Broadway Review: A FREE MAN OF COLOR (The Beaumont at Lincoln Center)

Post image for Broadway Review: A FREE MAN OF COLOR (The Beaumont at Lincoln Center)

by Alexander Harrington on December 6, 2010

in Theater-New York


High expectations lead inevitably to disappointment while low expectations often lead to pleasant surprises.  Having read Ben Brantley’s drubbing of A Free Man Of Color, John Guare’s historical comedy of the Louisiana Purchase, I expected to be bored to distraction by an unfocused gumbo of a play.  A Free Man Of Color could, indeed, stand some tightening, but it IS entertaining.  And while its treatment of the issues of race and slavery is far from profound, the show is powerful in how it emphasizes the fact that, compared to imperial Spain, the democratic United States was less liberal in its treatment of the children of slaves and whites.

free man of color

Much of Free Man’s entertainment value comes from the fact that the costumes Ann Hould-Ward has designed under George C. Wolfe’s direction are both funny and a feast for the eyes.  The clothes that Jeffrey Wright’s title character Jacques Cornet wears are a fop’s wardrobe souped-up by Liberace.  Peter Bartlett’s emasculate French planter and Veanne Cox as his sexually frustrated, pioneering scientist of a wife are walking sight gags.  Many of the plays characters are burlesques of historical figures such as Thomas Jefferson, Napoleon, Toussaint Louverture, and the King and Infanta of Spain, and their outfits seem to have been taken from Bugs Bunny cartoons.

a free man of color

Indeed, the whole play is a burlesque and falls short of Guare’s ambition to create a Restoration-style comedy.  Wright’s free man is based on Horner from William Wycherly’s The Country Wife (Cornet means “cone” in French, the root of which is the French word for “horn.”)    Pincepousse, the name of Cornet’s cuckolded half-brother (Reg Rogers), is partially a French version of  the name of Wycherly’s cuckold Pinchwife, and many of the other cuckolds in the play take their names from The Country Wife’s dramatis personae.  Yet, Guare’s slapstick is far cruder than Wycherly’s bawdy wordplay.   Also, Guare’s and Wolfe’s sexual humor is even less subtle than Wycherly’s – Napoleon (Triney Sandoval) rises from his bath to reveal a canon where his genitals should be.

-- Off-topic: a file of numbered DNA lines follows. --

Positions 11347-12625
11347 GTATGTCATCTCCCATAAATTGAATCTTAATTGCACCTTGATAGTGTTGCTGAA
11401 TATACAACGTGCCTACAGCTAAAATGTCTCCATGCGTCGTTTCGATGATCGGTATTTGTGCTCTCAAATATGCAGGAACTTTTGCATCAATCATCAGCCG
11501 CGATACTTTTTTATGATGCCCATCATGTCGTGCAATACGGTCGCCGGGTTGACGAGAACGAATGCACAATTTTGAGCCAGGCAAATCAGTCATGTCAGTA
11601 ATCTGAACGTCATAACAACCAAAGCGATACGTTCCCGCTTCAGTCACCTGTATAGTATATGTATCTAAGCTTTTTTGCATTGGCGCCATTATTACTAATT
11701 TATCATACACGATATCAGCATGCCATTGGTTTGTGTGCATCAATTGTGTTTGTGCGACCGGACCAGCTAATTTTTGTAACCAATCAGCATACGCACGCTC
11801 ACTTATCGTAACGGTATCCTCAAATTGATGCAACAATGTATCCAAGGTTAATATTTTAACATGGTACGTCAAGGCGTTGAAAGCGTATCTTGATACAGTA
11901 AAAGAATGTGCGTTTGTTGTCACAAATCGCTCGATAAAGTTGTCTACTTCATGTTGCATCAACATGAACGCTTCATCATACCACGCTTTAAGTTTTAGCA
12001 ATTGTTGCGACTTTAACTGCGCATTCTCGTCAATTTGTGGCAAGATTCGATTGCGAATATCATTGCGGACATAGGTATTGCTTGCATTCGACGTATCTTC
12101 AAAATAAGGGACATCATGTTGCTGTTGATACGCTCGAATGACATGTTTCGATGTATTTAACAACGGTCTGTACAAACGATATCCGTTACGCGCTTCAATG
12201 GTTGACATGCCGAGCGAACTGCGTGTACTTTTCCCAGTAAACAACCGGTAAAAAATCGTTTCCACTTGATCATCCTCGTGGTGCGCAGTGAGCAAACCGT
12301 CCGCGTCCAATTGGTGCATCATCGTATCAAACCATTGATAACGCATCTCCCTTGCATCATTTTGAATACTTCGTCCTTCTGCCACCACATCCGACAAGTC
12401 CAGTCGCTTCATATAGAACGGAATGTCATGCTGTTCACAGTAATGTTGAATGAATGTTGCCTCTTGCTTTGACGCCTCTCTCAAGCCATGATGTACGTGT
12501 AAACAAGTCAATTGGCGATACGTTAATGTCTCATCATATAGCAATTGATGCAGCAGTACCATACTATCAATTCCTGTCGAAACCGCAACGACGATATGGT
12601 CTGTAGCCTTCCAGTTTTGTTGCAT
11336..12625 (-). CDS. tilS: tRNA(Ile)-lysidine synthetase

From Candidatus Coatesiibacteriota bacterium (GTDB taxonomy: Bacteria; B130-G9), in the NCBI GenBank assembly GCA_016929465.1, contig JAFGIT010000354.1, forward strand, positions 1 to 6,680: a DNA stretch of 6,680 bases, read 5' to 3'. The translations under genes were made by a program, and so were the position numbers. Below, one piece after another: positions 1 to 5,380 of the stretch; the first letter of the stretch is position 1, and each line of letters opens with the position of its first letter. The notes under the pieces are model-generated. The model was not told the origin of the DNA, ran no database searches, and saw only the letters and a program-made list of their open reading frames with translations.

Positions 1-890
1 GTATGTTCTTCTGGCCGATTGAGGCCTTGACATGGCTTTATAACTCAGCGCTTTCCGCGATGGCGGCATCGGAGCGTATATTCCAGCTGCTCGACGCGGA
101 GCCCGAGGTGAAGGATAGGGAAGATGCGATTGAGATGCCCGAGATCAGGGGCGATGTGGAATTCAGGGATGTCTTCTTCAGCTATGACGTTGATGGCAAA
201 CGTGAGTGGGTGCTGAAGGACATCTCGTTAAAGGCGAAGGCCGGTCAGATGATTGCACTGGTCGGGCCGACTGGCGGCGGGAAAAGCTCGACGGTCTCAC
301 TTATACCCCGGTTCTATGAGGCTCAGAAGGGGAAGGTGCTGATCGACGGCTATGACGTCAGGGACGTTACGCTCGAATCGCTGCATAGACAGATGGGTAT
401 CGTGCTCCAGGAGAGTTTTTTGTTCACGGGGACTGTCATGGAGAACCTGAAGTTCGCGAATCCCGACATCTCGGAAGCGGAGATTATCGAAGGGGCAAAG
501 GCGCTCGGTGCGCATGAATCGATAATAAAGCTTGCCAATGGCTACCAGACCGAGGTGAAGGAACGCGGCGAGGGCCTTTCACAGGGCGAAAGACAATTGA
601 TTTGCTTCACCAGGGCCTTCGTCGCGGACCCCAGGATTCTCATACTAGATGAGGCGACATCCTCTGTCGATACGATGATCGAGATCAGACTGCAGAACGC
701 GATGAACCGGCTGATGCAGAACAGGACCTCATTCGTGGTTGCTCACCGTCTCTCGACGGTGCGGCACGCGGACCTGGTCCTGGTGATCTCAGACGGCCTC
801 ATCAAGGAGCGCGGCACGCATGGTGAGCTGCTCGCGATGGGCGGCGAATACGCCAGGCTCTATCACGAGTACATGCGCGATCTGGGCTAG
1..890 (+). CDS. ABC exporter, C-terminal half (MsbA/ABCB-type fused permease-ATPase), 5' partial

free man of colorGuare makes a stab at creating a variation on the plot of The Country Wife as well as that of  Ben Johnson’s Jacobean comedy Volpone.   Cornet, hearing that Spain has ceded Louisiana back to its previous colonial master France, fears that Napoleon will restore Louis XIV’s code noir, which would rob Cornet of his white father’s estate.  When he seeks help in preventing the restoration of the code from the French, Spanish, American, and British envoys to Louisiana, he is rebuffed because they want him nowhere near their wives (whom he has already seduced).  He puts out the word that, having been shot in the groin in a duel, he has been rendered impotent and moribund.  Á la Wycherly, the bogus emasculation gains him access to the wives and, á la Johnson, the rumors of his death and will gain him the obsequious friendship of the husbands.  However, Guare quickly abandons this plot and returns to his historical skits.  This abrupt dropping of the story may have to do with the fact that Guare’s epic-length play has been halved for this production.

At the end of the play, Guare attempts to underline the irony that America under the Presidency of the author of the Declaration of Independence (John McMartin plays Thomas Jefferson) is less racially tolerant than an autocratic monarchy.  The denouement could have been chilling, but Guare overloads it with everything from suicide of Merriwether Lewis (Paul Dano) to a prediction of Hurricane Katrina.

The cast is a game and energetic bunch.  Wright and Mos (formerly Mos Def) are strong as the leads.  Veanne Cox gives a standout comic performance as the sex-starved French scientist.  But A Free Man Of Color, though an entertaining spectacle, doesn’t live up to its author’s ambitions.  Don’t pay full price; but if you can get an inexpensive ticket, give it a shot.


photos by T. Charles Erickson

A Free Man Of Color
The Beaumont at Lincoln Center Theater
ends on January 9, 2010
for tickets, visit LCT


Esther December 6, 2010 at 4:47 pm

I thought the first act was sprawling and confusing – too many characters, too much history, too many locations. I wasn’t offended by the bawdy humor but I didn’t find it all that funny. And I’m not enough of a theatre scholar to know that it was supposed to be a homage to other works.

But near the end, I thought the play really came together in a way that I found powerful. It shows how tenuous life was for a black man, even a supposedly free man of color. It’s about how our ideals as a nation are often in conflict with our actions. And I’ll remember the very last line for a long time.

It’s not a play I’d recommend to everyone but if you’re interested in New Orleans or that time period in history or race in America or just an ambitious new American play, I would check it out. But like you said, try to find a discount ticket!

Tabitha McCorkle December 13, 2010 at 3:37 pm

OMG! I love the play so much. I think that is was a good idea to show a play like this one. It helps African-Americans to know more about their history, and where the real story came from.


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